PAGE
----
There have been advertised from time to time a lot of automatic hivers, but he who invests his money in them but illustrates the old adage that "the fool and his money are soon parted." It is a good thing to go over the apiary and clip the wings of every queen after she has mated and has begun to lay; this will save many a swarm, as a swarm will never run off without its queen. If a swarm should come out with a clipped queen, it may cluster on a near-by tree, while the queen in her inability to fly will be found hopping about in the grass in her endeavor to join the swarm, and can be picked up with the bare fingers, as she will not sting, and removed to the house. A new hive being placed on the stand occupied by the one from which the swarm emerged, and the old swarm having returned and entered the new hive, the queen can be thrown in at the entrance; thus the hive swarm is hived without the owner having to handle it at all. The "shook swarm" plan insures the beekeeper an abundance of beeswax after the combs have been rendered, and as this can be exchanged for sheets of foundation, it is an item worth considering.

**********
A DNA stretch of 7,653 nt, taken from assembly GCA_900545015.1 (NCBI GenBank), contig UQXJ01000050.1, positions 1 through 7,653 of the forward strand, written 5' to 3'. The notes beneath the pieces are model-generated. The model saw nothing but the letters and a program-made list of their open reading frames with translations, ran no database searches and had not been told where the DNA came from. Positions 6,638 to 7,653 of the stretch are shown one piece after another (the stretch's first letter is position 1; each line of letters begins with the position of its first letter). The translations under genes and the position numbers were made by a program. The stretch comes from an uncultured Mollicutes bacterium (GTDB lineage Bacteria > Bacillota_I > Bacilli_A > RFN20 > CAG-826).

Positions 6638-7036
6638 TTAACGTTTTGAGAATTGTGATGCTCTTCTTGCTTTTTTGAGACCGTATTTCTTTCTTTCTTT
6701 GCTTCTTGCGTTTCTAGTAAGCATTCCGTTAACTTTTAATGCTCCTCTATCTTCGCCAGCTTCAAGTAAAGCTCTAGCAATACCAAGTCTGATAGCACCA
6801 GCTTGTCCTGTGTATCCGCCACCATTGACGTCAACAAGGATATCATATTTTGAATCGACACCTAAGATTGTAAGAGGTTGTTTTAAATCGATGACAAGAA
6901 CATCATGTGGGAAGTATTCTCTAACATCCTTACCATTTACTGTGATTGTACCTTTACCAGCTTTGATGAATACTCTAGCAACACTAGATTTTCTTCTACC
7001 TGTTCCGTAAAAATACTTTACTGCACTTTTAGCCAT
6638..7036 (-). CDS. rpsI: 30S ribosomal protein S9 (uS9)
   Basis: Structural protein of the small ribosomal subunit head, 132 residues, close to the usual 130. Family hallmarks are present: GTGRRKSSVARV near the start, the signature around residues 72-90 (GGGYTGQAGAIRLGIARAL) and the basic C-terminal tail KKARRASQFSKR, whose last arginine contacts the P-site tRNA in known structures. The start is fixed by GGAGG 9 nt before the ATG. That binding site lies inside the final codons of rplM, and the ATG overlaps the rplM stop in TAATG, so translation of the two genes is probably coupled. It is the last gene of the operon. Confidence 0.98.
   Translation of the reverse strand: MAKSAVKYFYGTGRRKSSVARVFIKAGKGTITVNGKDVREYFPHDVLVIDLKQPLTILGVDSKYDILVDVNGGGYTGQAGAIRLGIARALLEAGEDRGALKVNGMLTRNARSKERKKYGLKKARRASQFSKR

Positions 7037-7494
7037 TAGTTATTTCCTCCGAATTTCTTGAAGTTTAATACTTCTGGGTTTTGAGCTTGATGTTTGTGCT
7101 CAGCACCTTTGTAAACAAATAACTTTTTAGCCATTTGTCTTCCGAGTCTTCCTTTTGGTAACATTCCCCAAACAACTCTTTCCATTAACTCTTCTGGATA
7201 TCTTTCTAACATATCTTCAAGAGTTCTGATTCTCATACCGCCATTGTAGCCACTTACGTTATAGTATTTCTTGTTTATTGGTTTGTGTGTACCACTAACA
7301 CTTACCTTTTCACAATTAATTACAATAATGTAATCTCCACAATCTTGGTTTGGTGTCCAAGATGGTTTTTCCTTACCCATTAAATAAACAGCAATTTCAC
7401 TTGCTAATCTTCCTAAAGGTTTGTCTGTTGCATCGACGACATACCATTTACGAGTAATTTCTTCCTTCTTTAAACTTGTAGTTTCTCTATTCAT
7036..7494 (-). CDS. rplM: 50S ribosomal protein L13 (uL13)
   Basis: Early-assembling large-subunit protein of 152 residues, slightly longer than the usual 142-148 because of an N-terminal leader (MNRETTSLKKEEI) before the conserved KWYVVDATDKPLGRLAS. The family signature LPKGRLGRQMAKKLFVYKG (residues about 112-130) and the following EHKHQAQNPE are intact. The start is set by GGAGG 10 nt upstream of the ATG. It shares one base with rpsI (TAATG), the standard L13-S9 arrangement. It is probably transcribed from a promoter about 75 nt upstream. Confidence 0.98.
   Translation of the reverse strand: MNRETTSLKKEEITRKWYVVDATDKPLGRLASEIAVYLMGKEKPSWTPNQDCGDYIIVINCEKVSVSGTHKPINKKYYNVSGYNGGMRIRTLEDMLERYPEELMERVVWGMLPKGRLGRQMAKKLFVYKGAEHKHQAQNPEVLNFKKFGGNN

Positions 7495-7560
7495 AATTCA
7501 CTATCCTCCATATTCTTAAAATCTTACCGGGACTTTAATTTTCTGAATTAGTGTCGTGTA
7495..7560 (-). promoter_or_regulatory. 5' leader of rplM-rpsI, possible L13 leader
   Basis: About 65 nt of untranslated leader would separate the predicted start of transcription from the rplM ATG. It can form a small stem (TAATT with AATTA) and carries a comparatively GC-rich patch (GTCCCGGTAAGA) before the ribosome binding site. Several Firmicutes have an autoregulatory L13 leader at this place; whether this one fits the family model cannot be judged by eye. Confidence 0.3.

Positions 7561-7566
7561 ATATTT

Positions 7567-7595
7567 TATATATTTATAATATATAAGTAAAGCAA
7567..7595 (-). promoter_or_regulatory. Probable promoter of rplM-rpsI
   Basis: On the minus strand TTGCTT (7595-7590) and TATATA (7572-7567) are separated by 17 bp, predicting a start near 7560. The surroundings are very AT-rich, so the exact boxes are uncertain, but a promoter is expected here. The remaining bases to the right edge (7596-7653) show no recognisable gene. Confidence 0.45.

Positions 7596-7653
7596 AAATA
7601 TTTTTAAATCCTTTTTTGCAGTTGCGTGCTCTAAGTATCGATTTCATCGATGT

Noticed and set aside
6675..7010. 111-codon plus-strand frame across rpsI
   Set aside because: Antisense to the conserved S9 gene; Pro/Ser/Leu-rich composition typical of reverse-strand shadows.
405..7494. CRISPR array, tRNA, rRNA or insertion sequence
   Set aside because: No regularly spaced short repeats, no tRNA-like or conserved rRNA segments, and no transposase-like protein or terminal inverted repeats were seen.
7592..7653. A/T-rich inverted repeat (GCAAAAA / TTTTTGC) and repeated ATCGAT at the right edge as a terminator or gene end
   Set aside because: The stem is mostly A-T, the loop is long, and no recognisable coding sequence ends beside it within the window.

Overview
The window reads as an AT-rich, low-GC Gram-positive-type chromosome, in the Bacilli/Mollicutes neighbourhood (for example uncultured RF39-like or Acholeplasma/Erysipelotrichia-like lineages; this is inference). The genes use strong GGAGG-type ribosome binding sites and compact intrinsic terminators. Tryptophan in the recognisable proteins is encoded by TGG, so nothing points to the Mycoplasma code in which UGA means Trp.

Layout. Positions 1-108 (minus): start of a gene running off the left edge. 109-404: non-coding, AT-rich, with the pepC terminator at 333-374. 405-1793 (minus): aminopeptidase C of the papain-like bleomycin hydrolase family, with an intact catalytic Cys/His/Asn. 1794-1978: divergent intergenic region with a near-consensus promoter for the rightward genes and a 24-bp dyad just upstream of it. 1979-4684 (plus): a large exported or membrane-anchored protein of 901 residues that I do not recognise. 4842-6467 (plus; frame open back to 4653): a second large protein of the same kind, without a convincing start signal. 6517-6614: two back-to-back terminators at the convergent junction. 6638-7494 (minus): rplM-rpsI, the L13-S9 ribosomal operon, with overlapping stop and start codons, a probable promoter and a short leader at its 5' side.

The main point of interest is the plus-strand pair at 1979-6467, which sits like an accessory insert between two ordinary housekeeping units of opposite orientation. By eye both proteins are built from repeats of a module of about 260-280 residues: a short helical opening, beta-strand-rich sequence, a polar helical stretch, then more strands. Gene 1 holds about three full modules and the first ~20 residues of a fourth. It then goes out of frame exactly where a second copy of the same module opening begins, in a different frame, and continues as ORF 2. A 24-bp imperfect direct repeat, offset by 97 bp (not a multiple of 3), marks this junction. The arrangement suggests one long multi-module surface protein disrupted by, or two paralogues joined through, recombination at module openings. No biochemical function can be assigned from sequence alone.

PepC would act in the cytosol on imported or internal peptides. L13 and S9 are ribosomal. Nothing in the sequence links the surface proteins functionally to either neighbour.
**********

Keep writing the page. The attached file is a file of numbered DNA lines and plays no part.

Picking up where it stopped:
The late Captain Hetherington of Cherry Valley, N.Y., one of the most extensive keepers of bees in his day, whose apiaries, scattered all over the country, numbered as many as three thousand colonies, had a plan of swarm control that he found satisfactory: the removal or caging of the queen during the swarming season. Some beemen contended that a swarm would not work as well with its queen removed or caged as one whose queen was present, to say nothing of the loss of brood during the period that the queen was caged, but the captain met this by the statement that any eggs she might lay would be so long in developing that the flow would be over before they were field bees.